Even par­dons have lim­its

Walker County Messenger - - Front Page -

Pres­i­dent Trump had the right to par­don Sher­iff Joe Ar­paio of Ari­zona’s Mari­copa County af­ter he was con­victed of de­fy­ing a fed­eral judge. But just be­cause a pres­i­dent has the right to do some­thing doesn’t make it the right thing to do.

Those are two dif­fer­ent ques­tions, and Trump’s par­don sym­bol­ized many of the worst in­stincts of his pres­i­dency: his con­tempt for the rule of law and the role of fed­eral judges; his ap­peal to racial fears and pho­bias; and his will­ing­ness to di­vide the coun­try and pan­der to his po­lit­i­cal base, no mat­ter how deeply he of­fends na­tional tra­di­tions and val­ues.

And that’s not the worst of it. Trump’s par­don raises a deeply trou­bling ques­tion: Is he sig­nal­ing his fu­ture in­ten­tions? Is he ready to cause a con­sti­tu­tional cri­sis, us­ing his power to ab­ro­gate any con­vic­tions em­a­nat­ing from spe­cial counsel Robert Mueller’s in­ves­ti­ga­tion into Rus­sian med­dling in last year’s elec­tion?

Pro­fes­sor Cas Mudde of the Univer­sity of Ge­or­gia, an ex­pert on po­lit­i­cal ex­trem­ism, told the Wash­ing­ton Post that Ar­paio’s ex­am­ple could un­der­mine Mueller’s work: “There are sev­eral key peo­ple in (the pres­i­dent’s) for­mer en­tourage who are at the point of cav­ing to pres­sure to work­ing with the Mueller in­ves­ti­ga­tion. Trump has shown them that they have noth­ing to fear, be­cause he can and will par­don them, ir­re­spec­tive of the cir­cum­stances.”

Trump and his sup­port­ers are de­fend­ing his ac­tions by re­call­ing how past pres­i­dents abused the par­don power. And yes, Bill Clin­ton made a huge mis­take ex­on­er­at­ing the fugi­tive fi­nancier Marc Rich af­ter Rich’s wife con­trib­uted heav­ily to Demo­cratic causes.

But Ar­paio is in a very dif­fer­ent cat­e­gory. He was a sher­iff sworn to up­hold the law. In­stead, he used his po­si­tion to tar­get His­panic im­mi­grants for per­sis­tent ha­rass­ment. When he de­fied a court or­der to stop, a fed­eral judge found him guilty last month of crim­i­nal con­tempt, cit­ing the sher­iff’s “fla­grant dis­re­gard” for the law.

Trump said Ar­paio was con­victed for “do­ing his job” when the ex­act op­po­site is true. The sher­iff corrupted his po­si­tion and vi­o­lated his oath, and now the pres­i­dent has en­dorsed that cor­rup­tion, a record that deeply of­fends true con­ser­va­tives like the ones writ­ing the ed­i­to­rial page of the Wall Street Jour­nal.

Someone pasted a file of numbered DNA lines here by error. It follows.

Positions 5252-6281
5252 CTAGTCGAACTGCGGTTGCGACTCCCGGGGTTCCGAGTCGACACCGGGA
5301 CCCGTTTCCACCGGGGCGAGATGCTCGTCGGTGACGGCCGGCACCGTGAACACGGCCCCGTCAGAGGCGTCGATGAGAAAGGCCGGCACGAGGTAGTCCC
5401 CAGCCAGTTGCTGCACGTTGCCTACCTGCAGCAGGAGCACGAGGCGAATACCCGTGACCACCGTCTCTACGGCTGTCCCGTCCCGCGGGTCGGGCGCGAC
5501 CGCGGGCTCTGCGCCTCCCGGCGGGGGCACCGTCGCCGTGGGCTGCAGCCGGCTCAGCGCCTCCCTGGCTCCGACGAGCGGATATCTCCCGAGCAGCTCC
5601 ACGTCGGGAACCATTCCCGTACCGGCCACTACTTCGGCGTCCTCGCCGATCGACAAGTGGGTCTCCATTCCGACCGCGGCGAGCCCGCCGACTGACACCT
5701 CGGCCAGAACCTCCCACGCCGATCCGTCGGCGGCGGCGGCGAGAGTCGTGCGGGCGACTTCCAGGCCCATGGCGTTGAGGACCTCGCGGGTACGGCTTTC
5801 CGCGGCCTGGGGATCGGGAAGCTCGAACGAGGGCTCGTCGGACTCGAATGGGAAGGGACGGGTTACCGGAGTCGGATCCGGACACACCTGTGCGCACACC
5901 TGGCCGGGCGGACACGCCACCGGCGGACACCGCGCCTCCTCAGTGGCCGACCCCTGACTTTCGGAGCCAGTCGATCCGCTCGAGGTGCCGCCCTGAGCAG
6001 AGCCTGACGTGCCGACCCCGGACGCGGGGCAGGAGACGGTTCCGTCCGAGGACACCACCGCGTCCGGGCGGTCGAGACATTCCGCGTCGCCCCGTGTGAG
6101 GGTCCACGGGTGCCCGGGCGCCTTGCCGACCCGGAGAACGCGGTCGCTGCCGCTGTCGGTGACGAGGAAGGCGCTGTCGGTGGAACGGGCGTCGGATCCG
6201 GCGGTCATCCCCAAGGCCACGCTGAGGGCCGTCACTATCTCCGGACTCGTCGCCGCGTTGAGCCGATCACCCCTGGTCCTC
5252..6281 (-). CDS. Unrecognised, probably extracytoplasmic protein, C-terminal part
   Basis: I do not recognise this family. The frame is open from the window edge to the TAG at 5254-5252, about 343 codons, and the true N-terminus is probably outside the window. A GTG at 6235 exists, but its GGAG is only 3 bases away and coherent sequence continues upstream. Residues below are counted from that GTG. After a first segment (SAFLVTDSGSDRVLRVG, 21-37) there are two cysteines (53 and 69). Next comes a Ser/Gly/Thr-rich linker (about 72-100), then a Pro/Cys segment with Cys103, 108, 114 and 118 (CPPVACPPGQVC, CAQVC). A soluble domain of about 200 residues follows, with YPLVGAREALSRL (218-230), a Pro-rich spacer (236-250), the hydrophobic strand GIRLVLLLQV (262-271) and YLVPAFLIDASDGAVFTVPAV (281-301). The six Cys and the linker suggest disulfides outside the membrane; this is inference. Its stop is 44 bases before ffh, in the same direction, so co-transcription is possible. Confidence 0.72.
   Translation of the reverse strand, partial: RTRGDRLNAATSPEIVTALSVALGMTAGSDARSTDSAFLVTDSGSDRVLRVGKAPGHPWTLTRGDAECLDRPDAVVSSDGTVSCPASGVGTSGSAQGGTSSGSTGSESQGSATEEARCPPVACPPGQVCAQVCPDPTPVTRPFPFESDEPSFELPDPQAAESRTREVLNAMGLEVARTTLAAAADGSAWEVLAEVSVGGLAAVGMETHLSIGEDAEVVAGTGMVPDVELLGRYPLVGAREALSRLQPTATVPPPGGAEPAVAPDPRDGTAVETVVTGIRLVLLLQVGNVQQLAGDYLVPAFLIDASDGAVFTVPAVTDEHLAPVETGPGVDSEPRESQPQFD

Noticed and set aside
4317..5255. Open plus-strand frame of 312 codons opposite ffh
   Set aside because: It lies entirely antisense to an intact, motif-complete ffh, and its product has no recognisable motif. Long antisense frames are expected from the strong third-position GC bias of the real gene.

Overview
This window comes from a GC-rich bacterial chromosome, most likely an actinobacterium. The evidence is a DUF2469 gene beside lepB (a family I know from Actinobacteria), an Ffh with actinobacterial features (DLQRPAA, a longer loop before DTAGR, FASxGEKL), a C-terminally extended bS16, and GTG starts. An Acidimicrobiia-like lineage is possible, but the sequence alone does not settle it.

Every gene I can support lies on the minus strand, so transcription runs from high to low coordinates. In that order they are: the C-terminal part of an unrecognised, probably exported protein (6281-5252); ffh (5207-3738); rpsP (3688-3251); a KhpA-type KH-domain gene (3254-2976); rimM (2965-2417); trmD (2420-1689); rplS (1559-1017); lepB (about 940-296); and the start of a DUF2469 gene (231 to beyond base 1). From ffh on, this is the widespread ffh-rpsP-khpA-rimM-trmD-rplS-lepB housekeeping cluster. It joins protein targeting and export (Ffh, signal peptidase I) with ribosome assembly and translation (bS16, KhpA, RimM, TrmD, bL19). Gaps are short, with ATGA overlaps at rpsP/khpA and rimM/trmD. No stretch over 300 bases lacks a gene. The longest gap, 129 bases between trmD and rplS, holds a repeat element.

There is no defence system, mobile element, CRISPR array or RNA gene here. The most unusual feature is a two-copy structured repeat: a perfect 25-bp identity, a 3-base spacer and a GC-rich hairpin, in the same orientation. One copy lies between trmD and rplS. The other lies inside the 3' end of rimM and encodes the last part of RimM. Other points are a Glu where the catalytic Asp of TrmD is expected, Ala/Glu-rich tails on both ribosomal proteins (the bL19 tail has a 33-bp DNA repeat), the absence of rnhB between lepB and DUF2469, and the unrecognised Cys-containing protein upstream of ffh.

“Par­don­ing Mr. Ar­paio sends a mes­sage that law en­forcers can ig­nore court or­ders and get away with it,” they wrote. “All you need is a po­lit­i­cal ally in the White House or the gov­er­nor’s man­sion. Down that road lies an­ar­chy.”

Trump is clearly Ar­paio’s ally, even his soul brother. Like the sher­iff, the pres­i­dent has re­peat­edly tan­gled with fed­eral judges. And like the sher­iff, Trump has pur­sued a cyn­i­cal and de­struc­tive strat­egy, de­mo­niz­ing racial mi­nori­ties as a way of gal­va­niz­ing his po­lit­i­cal base. Both men were early pro­po­nents of the “birther” move­ment that tried to brand Barack Obama as for­eign-born, nonChris­tian and non-Amer­i­can.

Ar­paio had the power to ar­rest His­pan­ics and de­tain them un­der harsh con­di­tions he openly called “con­cen­tra­tion camps.” Trump didn’t have a badge, so he had to set­tle for call­ing Mex­i­can im­mi­grants “rapists,” ad­vo­cat­ing a ban on Mus­lims en­ter­ing the coun­try and say­ing the neo-Nazis that marched in Char­lottesville in­cluded some “very fine peo­ple.”

But Trump has one power Ar­paio never had: the pres­i­den­tial par­don. And fears about how he may use it in the fu­ture are clearly jus­ti­fied. Af­ter all, Trump has re­peat­edly tried and failed to thwart the le­gal process through other means.

For­mer FBI di­rec­tor James Comey has tes­ti­fied that Trump de­manded his per­sonal “loy­alty” and urged him to drop a crim­i­nal in­ves­ti­ga­tion of for­mer na­tional se­cu­rity ad­viser Michael Flynn. When Comey re­sisted, he was fired.

Trump has openly de­rided his own At­tor­ney Gen­eral, Jeff Ses­sions, for re­cus­ing him­self from the Rus­sian probe and al­low­ing a spe­cial counsel to be ap­pointed. He has de­nounced the spe­cial counsel’s work as “the sin­gle great­est WITCH HUNT in Amer­i­can po­lit­i­cal his­tory -- led by some very bad and con­flicted peo­ple.” And Trump’s con­fi­dant Chris Ruddy has said on PBS: “I think he’s con­sid­er­ing per­haps ter­mi­nat­ing the spe­cial counsel. I think he’s weigh­ing that op­tion.”

Trump is quickly learn­ing the lim­its of his power. He can­not con­trol judges -- or jour­nal­ists, for that mat­ter. Repub­li­cans on Capi­tol Hill are openly de­fy­ing him. Fir­ing Mueller would get very messy.

But is­su­ing par­dons to Mueller’s tar­gets? No one can stop him. There are no checks and bal­ances here. Ex­cept for one thing: A pres­i­dent can­not par­don him­self to es­cape im­peach­ment. So in the end, no pres­i­dent -- and no sher­iff -- is com­pletely above the law. Steve and Cokie Roberts can be con­tacted by email at steve­cokie@gmail.com.

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